This is a great way to teach students about the effects of acidic water, and how stone can gradually become worn down and dissolved.
How could it be possible that one thin piece of wire could cleanly slice through an ice cube while leaving the rest of it intact?
Use a piece of wire and an ice cube to test the strange physics of water. To increase the fun, ask your students to guess how long it will take for the wire to split the cube.
22. DIY Heart Pump
Our bodies are fascinating vessels, and it can be so interesting to learn exactly what is going on inside ourselves.
This DIY heart pump may be a little fiddly to piece together, but once complete, you can show your students what is really going on inside their chests.
Engineering is a super fun and handy skill to have, whether it is something you want to make a career out of, or you’re just a crafty kind of person.
Use this sheet to ask your students how many popsicle sticks they think will need to create a sturdy bridge. Then, put their ideas to the test.
As we said earlier, sometimes knowing more about something (e.g., an earthquake) can make it seem a little less scary.
This project involves creating sturdy structures, and then using books as a foundation to represent the earth’s plates. See how long your structures will stay standing, and work out how to improve them.
When we were kids, we thought clouds had the same texture as cotton candy, or the inside of a pillow. Nowadays, we know differently… but, do your students?
Teach them what a cloud really is by using rubbing alcohol and a pump to recreate what it really is, but in a smaller form.
Popping candy is so fun to eat, but do you know how it works? Why does it start popping when it goes into your mouth? (More on that later.)
For now, here is a fun variation on the ‘coke and Mentos’ experiment. Add some Pop Rocks into a bottle of soda, and see what happens…
By getting your students to design their very own biodome, they can learn more about how an ecosystem works.
You’re going to need some soil, seeds, sand, rocks, and even some creepy crawlies. Add them all into a plastic bottle, and take notes of what occurs inside.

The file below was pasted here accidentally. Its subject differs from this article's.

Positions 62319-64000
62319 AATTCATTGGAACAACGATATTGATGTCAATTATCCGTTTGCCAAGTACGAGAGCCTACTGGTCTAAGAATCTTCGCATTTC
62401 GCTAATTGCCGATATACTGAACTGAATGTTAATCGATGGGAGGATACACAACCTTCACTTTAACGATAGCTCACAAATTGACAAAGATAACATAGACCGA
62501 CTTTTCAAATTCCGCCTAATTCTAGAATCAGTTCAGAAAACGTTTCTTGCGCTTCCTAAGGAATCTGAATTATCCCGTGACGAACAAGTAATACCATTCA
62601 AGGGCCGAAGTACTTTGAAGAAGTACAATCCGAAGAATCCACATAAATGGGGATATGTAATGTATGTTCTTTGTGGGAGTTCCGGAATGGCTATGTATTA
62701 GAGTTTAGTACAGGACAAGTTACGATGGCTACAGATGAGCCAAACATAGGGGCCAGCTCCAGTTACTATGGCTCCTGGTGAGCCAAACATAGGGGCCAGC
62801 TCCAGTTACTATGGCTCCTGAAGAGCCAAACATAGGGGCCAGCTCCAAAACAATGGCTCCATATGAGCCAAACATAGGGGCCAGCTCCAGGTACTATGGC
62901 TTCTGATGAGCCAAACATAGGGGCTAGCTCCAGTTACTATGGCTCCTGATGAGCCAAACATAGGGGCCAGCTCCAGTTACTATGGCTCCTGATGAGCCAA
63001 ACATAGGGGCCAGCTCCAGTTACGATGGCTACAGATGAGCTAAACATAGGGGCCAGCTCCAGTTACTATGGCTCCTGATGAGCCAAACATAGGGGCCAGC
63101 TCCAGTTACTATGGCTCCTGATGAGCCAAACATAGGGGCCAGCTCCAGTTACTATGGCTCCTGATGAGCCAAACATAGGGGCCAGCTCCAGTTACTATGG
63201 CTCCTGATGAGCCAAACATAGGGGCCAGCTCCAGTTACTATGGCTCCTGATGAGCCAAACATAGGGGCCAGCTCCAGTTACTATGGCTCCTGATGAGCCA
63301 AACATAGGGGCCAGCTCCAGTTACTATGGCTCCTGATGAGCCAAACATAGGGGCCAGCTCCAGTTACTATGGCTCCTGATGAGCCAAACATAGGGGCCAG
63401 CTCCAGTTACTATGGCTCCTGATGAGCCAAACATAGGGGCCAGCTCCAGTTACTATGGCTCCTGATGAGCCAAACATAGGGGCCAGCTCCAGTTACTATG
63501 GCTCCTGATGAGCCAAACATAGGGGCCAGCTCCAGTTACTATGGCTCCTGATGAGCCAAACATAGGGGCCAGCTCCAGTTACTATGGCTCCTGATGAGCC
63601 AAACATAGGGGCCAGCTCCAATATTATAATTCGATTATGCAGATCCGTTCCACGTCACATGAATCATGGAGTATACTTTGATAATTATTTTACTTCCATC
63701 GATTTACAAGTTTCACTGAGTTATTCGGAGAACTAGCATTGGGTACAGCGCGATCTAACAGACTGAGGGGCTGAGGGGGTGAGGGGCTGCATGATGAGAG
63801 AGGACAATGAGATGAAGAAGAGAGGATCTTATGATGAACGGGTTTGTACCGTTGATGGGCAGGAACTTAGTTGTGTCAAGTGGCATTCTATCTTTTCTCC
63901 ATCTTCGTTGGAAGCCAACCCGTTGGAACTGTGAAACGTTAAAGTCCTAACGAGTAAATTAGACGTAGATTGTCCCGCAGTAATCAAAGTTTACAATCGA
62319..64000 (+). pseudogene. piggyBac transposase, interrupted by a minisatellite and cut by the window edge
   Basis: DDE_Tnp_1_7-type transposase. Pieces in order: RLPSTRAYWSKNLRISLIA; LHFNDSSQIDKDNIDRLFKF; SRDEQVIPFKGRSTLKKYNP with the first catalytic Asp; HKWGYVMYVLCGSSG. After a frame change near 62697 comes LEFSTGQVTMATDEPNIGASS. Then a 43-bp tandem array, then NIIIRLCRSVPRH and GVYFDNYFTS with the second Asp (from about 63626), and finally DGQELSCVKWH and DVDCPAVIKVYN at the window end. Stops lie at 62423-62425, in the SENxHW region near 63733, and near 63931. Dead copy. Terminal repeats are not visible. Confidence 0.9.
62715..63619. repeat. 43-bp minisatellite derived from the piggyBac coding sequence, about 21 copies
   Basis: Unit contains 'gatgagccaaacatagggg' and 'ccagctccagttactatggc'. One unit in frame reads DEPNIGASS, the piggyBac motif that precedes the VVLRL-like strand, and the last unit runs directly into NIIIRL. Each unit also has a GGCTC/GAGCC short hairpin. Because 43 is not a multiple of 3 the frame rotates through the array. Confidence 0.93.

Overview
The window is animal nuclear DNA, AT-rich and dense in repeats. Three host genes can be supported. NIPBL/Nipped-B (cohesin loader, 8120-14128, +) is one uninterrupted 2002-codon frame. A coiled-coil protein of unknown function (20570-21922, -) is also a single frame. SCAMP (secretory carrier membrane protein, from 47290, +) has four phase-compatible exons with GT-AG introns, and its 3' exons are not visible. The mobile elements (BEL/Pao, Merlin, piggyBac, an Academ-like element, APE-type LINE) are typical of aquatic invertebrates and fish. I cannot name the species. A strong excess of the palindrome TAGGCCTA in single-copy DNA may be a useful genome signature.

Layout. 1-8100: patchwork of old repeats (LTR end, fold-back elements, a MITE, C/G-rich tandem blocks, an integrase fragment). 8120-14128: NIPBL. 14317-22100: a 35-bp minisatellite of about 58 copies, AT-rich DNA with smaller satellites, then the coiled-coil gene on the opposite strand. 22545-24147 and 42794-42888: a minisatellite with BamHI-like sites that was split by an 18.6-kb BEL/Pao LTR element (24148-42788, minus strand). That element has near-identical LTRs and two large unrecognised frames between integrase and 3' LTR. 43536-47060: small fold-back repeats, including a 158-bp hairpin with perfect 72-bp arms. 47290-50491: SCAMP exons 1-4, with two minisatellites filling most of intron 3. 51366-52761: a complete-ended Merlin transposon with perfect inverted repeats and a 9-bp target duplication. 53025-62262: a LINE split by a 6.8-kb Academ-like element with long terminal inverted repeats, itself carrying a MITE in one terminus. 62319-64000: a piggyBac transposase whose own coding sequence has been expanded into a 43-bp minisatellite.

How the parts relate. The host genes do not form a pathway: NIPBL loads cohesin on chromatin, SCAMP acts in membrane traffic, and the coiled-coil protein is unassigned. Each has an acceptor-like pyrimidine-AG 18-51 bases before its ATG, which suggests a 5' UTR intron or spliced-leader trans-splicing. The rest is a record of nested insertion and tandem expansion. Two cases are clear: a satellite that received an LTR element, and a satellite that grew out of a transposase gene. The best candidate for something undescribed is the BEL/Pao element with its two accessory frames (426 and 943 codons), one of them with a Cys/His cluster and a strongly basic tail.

Archimedes’s principle, or the law of buoyancy, explains why some objects sink in water, while others don’t.
Use some foil and a bowl of water to test how well foil will float, depending on its size and shape.
Have you ever eaten glass? Normally we wouldn’t recommend it, but this edible glass is super tasty, and pretty easy to make.
Like real glass is formed through melted grains of sand, this glass is made from grains of sugar. Melt it on a baking sheet, allow it to cool, and then get eating (or smashing).
When you begin to think about how many people have held the coins in your purse at some point, it can make your skin crawl a little. Coins are super dirty.
Try this experiment to see what material can clean coins the best, from apple juice to catsup. You’ll be surprised at how shiny your cents will be afterward!
Most people will remember learning about pH levels in school, and how much fun it was, seeing all the colors of the rainbow.
Blend up some red cabbage with water, and mix with everyday items – such as lemon juice and soda – to test their pH levels based on which color the liquid becomes.
Many of you may have seen this experiment through social media, with many people testing it out with their children at home.
This colorful project involves placing Skittles on a plate, and adding a couple of drops of water. Watch and see how the colors streak across each other.
We all know that sugar is bad for our teeth, but how can you test that notion in a class of 6th graders? Well, by using some eggs!
Place hard-boiled eggs in separate containers filled with soda, energy drinks, orange juice, and milk, and wait to see how the eggs react to each liquid.
Did you know that LifeSaver candy can glow in the dark? Yes, really! This is a great experiment to teach kids how friction can cause electricity, even in your mouth.
Go into a dark room, and chew on some wintergreen-flavored LifeSavers with your mouth open. Everyone around you will be able to see the lightning going off around your teeth.
As we promised, here is an experiment that will teach children why popping candy does what it does!
There are tiny pockets of gas inside popping candy, which are released when exposed to liquid. Test this out by adding the candy to different kinds of liquids, from water to oil.
This is a pretty gross experiment, but it is still a fascinating one that the children are going to love. For this project, you will need to work with some rotting fruit.
Place different fruits in separate bowls, and observe how they decompose over the course of 14 days. Take note of what happens as they rot.
Have you ever been on your phone in a dark room, and a moth landed on the screen? Insects seem to be attracted to light… or, are they attracted to the heat of your phone?
Use this experiment to find out what conditions attract insects. You may want to avoid this one if you don’t like bugs, though.
Paper towels are one of the world’s most underrated inventions, in our opinion. It really is fascinating how they can absorb so much liquid before breaking.
Is it really worth spending more money on a more expensive brand of paper towel? Test the theory by using different kinds of paper towels to clean up water, and see which works best.